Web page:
The existing literature has tended to identify a number of separate strands within the movement during its most popular phase. As Ross puts it: 'In historiography it is common to assume three nudisms existed in the Weimar era [...] historians write of the "völkische Nacktkultur", the "proletariat [sic] Nacktkultur" and the "bürgerliche Nacktkultur" as separate and not necessarily related entities' (57). In Ross's view, however, to suggest 'that vast political or class divisions sharply divided nudism during the Weimar Republic would be both an exaggeration and a mischaracterization' (58). It is certainly justifiable to point out similarities between the strands, but to deny their existence altogether seems excessive. Ross appears not to recognize the important historical reasons which lay behind the division of the movement into separate organizations for the bürgerlich and proletarian milieus. This was surely one real difference which existed between German nudism and its counterparts elsewhere in Europe or North America. The author leaves us guessing, however, about what else was peculiarly German about Nacktkultur. While it would be unfair to criticise Ross for his particular focus on Germany, one might have expected at least some attempt to develop a comparative dimension: for all the emphasis on race and the nation, much of the 'nudist ideology' cited here will be familiar to students of naturist movements in other national contexts.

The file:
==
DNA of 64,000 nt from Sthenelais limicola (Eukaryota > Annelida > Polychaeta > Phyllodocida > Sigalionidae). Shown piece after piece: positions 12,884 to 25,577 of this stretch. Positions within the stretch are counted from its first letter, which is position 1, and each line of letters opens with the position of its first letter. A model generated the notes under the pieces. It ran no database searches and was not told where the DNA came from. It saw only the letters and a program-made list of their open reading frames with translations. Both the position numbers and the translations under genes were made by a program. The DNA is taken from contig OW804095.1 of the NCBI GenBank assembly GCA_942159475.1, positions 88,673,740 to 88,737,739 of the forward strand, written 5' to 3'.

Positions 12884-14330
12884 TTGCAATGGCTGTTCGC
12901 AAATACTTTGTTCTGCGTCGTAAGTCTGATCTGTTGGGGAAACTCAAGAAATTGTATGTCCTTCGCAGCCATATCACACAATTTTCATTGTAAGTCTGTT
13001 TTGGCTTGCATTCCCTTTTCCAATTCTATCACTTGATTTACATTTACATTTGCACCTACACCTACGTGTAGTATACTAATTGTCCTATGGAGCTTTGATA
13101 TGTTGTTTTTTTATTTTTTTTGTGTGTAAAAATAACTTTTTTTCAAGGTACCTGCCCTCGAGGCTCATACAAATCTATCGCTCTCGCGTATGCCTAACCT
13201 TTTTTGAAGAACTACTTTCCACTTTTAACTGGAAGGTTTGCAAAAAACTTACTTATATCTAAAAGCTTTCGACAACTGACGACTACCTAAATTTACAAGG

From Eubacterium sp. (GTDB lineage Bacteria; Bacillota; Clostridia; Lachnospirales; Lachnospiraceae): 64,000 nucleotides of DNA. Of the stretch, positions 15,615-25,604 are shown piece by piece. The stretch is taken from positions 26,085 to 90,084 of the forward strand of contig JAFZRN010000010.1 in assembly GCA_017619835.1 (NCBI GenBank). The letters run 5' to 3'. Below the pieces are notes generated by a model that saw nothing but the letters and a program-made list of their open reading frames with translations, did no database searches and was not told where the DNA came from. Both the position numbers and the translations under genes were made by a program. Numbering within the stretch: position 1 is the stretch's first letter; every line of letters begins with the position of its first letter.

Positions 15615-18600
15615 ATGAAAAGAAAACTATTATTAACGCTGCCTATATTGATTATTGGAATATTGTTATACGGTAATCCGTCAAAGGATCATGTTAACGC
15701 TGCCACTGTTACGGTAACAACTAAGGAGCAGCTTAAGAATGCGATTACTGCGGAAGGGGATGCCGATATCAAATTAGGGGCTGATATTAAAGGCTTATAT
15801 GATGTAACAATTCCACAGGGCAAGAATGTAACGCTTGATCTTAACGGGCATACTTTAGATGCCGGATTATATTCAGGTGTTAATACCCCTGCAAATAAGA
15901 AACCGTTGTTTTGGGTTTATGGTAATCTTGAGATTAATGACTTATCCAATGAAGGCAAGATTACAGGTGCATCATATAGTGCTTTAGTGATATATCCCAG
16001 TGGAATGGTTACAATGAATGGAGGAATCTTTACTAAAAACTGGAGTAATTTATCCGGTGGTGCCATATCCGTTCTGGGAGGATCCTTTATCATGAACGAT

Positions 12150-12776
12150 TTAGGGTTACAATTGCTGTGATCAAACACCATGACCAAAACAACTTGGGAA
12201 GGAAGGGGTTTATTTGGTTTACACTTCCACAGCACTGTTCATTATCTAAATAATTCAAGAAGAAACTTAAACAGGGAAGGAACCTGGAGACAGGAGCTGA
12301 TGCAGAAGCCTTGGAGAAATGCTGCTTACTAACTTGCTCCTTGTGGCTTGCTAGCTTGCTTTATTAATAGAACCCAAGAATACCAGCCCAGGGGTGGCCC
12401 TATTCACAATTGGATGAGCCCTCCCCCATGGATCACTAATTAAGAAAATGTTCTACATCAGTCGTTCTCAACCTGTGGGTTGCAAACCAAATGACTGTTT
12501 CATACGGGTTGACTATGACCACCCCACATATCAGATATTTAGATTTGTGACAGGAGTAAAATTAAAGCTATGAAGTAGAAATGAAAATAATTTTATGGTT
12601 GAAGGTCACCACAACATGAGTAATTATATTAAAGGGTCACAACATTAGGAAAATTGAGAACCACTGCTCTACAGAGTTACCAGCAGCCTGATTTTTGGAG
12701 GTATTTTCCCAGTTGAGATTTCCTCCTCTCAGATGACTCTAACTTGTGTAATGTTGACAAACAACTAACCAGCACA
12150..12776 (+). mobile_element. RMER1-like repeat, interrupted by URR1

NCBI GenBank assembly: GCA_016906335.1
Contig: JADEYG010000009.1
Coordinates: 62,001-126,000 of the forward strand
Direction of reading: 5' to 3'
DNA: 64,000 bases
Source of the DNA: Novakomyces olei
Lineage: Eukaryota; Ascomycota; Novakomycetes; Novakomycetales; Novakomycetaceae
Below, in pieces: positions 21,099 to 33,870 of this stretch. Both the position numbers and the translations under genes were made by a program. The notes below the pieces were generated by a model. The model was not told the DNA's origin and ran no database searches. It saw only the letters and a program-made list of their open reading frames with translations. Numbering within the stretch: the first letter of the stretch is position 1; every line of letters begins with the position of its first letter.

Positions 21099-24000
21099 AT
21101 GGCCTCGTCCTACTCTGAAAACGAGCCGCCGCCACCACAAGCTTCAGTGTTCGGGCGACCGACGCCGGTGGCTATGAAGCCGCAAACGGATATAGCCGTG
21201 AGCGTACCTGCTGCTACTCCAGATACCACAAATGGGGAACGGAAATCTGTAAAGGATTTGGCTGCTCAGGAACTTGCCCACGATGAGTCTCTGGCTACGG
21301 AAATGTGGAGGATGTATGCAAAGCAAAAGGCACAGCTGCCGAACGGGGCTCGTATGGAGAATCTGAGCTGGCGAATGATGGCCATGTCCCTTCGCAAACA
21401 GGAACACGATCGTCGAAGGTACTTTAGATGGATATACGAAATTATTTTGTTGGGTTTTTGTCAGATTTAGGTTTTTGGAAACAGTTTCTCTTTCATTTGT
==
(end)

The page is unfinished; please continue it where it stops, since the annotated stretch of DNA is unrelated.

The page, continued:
Although Ross makes passing reference to the German-language historiography, his book does not address the recent work of body historians such as Maren Möhring, whose Marmorleiber covers similar ground, albeit within a more strongly theoretical framework. [2] To be sure, the absence of theory here is not in itself a weakness. Indeed, general readers and students are likely to find Ross's account an altogether more enjoyable experience than Möhring's. It is a pity, therefore, that Ross has been poorly served by his copy editor. The book contains a large number of typographical and linguistic errors, which begin on the very first page. Ross claims that his initial inspiration came from reading Hans Fallada's novel Kleiner Mann, was nun? Unfortunately this is rendered as 'Kleiner man' (ix). On the same page Karlwilli Damm, the late founder of the Internationale FKK-Bibliothek in Baunatal - where Ross carried out much of his research - is referred to as 'Karwilli'. Other errors include 'Württemburg' (51, 79-80); 'Fallingsbostel' for Fallingbostel (51); 'Egestorff' for Egestorf (26, 27, 52); 'Volksmedezin' (79); 'Zielskisse' for Zielskizze (95, 222); and 'Herman' for Hermann Wilke (139). Nor is it confined to German names: Robert Gellately is referred to as 'Gelately' (182) and Maurice Parmalee as 'Parmlee' (218). One assumes, finally, that when Ross writes 'The importance of the classical civilizations of Rome and especially Greece in the development of modern Germany cannot be underestimated' (103), he in fact means the opposite!


[1] Quoted in Matthew Jefferies: "For a Genuine and Noble Nakedness?" German Naturism in the Third Reich, German History, 24 (2006), 71.

[2] Maren Möhring: Marmorleiber. Köperbildung in der deutschen Nacktkultur, 1890-1930, Cologne 2004. (Rezension hierzu:

Rezension über:

Chad Ross: Naked Germany. Health, Race, and the Nation, Oxford: Berg Publishers 2005, XI + 239 S., ISBN 978-1-85973-861-0, GBP 50,00

Rezension von:
Matthew Jefferies
Department of German, University of Manchester